I will march on Saturday because I refuse to allow my two sons to be treated as statistics or a stereotypes rather than as children of God. I will march because overly aggressive policing tactics that overly rely upon racial profiling make a mockery of Dr. King’s dream that every child will be judged by the content of their character and not the color of their skin.
I will march because the recent repeal of section four of the Voting Rights Act by the Supreme Court jeopardizes the voting rights of millions of Americans across the country, particularly in southern states where new barriers to this sacred right are already being erected.
I will march because based on national statistics, my two black boys face a one in three chance of spending some time of their lives behind bars, a disturbing and destructive reality that has been made possible in part by mandatory drug sentencing laws that must be reevaluated and changed.
Balancing our Budget through Humility, Shared Sacrifice, and Hope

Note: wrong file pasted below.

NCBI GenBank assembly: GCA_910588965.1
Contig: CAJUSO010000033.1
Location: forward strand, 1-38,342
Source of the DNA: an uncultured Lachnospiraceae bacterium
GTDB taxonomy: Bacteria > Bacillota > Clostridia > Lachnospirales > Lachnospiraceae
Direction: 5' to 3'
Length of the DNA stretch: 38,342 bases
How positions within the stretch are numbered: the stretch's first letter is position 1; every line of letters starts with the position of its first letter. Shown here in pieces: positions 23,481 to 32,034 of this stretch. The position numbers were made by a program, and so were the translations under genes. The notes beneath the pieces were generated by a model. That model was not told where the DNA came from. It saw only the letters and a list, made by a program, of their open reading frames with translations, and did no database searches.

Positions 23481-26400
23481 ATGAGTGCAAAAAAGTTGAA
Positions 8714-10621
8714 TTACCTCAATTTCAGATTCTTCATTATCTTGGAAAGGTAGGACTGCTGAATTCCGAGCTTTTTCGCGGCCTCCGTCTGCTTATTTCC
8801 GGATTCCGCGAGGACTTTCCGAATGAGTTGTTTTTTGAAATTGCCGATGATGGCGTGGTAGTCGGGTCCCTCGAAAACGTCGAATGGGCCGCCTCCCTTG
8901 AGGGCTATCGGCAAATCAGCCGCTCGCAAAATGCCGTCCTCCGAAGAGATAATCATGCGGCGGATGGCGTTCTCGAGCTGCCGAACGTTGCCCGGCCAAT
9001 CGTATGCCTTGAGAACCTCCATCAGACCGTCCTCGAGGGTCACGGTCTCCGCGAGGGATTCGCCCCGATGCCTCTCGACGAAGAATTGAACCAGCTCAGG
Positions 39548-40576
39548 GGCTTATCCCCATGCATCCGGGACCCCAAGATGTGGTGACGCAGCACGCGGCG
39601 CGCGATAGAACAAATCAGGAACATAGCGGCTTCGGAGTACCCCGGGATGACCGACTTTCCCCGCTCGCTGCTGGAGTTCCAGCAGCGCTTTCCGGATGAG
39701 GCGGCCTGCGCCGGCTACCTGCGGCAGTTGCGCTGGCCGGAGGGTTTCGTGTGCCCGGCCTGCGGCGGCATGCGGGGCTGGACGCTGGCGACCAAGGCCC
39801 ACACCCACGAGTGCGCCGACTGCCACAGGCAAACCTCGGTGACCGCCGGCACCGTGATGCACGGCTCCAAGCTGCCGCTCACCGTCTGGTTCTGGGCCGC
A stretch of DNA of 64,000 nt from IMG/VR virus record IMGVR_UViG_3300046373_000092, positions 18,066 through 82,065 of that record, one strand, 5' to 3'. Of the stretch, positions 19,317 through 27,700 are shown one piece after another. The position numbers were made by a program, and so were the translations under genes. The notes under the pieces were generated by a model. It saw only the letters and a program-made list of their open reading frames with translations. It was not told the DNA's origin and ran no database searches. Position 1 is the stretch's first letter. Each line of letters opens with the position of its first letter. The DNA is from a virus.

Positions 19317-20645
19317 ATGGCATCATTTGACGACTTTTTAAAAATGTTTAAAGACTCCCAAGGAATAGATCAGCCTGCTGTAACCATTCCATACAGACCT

This week a large number of Americans are celebrating Holy Week, leading up to Easter Sunday. Churches will be packed with both the regulars as well as the once- or twice-a-year worshippers for the "Super Bowl of Sundays" to celebrate Christ’s victory over death and sin and his glorious resurrection.
In the midst of an exasperating and polarized political debate around the U.S. budget, our national and political leaders can learn valuable lessons from Holy Week. Whatever your faith background may be, we could all benefit from a greater commitment to the humility, shared sacrifice, and hope that Holy Week embodies. An extra dose of humility, sacrifice, and, ultimately, hope represent the balm that could bridge many of our ideological differences and resolve the current political impasse around the budget that has paralyzed our political system and divided the nation.